The art of giving a name2 August 2023
The first impression is what counts, and not only when it comes to meetings between people. Think about it; the name is the first element through which a brand, a product, or a service communicate who they are. It is the I.D. by which they present themselves to consumers, and that’s why the more that ‘document’ is consistent, clear, and recognizable, the greater the ability of the brand, product, or service to establish itself effectively and be remembered. It is from the name that a company starts the journey to successfully establish itself or its products/services in the market.
According to a Nielsen study, over two-thirds of new product launches fail. Most of these products struggle to achieve their predetermined business goals and are withdrawn from the market within a year of their launch. One way to tilt the balance in your favor is to carefully work on ‘Naming’. This is a term that in the marketing context precisely defines the process through which a name is chosen for a company, a product, or a service.
Techniques And Strategies of Naming
The Naming process is something complex that involves various disciplines and fields, creatively blending them to distill the name. Psychology, linguistics, pop culture, TV, movies, and more: everything can contribute to the creation of a name.
The first fundamental phase of the process is always the analysis of the brand identity: the values, vision, and mission of the brand; the user personas identifying the audience and potential consumers of the product; and the positioning that the brand or product wants to adopt.
The next phase involves brainstorming, where a study of the market and existing competitors is conducted, along with their positioning and the evocative values they want to express in order to carve out a space that is still open in terms of novelty and originality. The web becomes a fundamental support in this phase. For example, to discover the names circulating online, as well as the trends and demands associated with the concept we want to convey, and how a certain name can be valuable and assessable in terms of SEO and content marketing strategies.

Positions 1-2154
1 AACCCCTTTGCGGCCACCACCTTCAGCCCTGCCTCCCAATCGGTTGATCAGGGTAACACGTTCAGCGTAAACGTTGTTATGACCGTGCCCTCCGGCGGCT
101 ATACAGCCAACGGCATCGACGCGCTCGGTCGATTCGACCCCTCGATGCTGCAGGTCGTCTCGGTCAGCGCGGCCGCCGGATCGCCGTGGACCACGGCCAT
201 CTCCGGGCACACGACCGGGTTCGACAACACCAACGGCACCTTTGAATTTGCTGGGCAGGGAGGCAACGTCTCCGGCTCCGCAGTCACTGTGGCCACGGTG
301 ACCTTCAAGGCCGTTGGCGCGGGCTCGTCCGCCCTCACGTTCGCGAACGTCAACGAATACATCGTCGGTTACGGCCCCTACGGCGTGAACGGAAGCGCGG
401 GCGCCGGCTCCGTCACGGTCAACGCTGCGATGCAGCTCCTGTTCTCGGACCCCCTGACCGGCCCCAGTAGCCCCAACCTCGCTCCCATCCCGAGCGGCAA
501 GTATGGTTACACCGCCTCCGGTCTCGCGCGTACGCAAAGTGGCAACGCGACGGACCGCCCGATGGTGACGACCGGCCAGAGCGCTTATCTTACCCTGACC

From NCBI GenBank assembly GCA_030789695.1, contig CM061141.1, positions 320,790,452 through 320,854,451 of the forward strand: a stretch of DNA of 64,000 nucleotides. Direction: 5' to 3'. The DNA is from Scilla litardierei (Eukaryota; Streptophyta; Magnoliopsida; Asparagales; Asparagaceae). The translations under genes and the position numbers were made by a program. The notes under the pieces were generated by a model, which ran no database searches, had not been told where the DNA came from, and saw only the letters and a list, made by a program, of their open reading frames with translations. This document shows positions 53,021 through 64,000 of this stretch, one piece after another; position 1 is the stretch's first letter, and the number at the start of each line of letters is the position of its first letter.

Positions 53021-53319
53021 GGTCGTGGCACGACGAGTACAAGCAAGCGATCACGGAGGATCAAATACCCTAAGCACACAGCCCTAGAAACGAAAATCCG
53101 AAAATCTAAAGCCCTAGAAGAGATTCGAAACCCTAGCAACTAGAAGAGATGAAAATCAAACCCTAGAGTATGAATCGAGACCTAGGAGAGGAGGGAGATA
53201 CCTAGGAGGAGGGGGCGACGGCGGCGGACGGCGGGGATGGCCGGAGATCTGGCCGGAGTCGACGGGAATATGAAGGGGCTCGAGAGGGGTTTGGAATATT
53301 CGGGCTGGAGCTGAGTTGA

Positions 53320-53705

The brainstorming results in a list of names, from which the third phase of the process begins, which is more creative in nature. During this phase, those names are manipulated, refined, compared, tested (e.g., through surveys), and gradually discarded, reducing the pool of possibilities. It is important to note that there are many types of names:
- descriptive: they describe the product/brand or one of its features in a straightforward and immediate manner and their strength lies in clarity (e.g., Booking.com);
- invented: fantasy names that did not exist before (e.g., Nutella);
- evocative: they are designed to stimulate the consumer’s imagination without directly describing the commercial proposal, but through thought associations (e.g., Starbucks, the coffee shop chain, whose name comes from a character in the novel ‘Moby Dick’);
- patronyms: they coincide with the founder’s last name (or first and last name). They were used frequently in the past (e.g., Louis Vuitton or Barilla);
- acronyms: they use the initials of other words or of the full commercial name (e.g., FIAT, IKEA, NASA).
Whether they are of one type or another, ideal names should have characteristics such as:
- originality to stand out from competitors;
- consistency with the brand identity;
- brevity, as the length of a name is directly proportional to the difficulty of memorizing it;
- the ability to convey emotions;
- ease of being remembered;
ease of pronunciation and also translation into other languages. This is an aspect that should not be underestimated if you want to give your brand or product an international dimension without encountering communication ‘missteps.’ For example, who can forget Volkswagen’s Jetta, a car with an unfortunate name for Italians due to its similarity to the word ‘getta,’ (throw it) or IKEA’s transformer ‘Slut,’ a word that in English is a vulgar term to address a woman?
Once we have a list of names, the next step, especially if you are naming a brand, is to check the availability of the domain and the registrability of the trademark. It could happen that the online domain corresponding to your chosen name is not available, in which case the choice will need to be reconsidered. Once an available domain is found, it is also a good practice to create social media accounts using this domain.
Furthermore, the decision to register the name and turn it into a trademark is necessary if you intend to establish an entrepreneurial activity around that name. At that point, the name also takes on the characteristic of a budget asset with an economic value. It is important to protect the name legally, both to safeguard it and to ensure that you have all the necessary legal requirements in place to operate confidently both online and offline.
Oscar Giacomin / General Manager, Facto Edizioni
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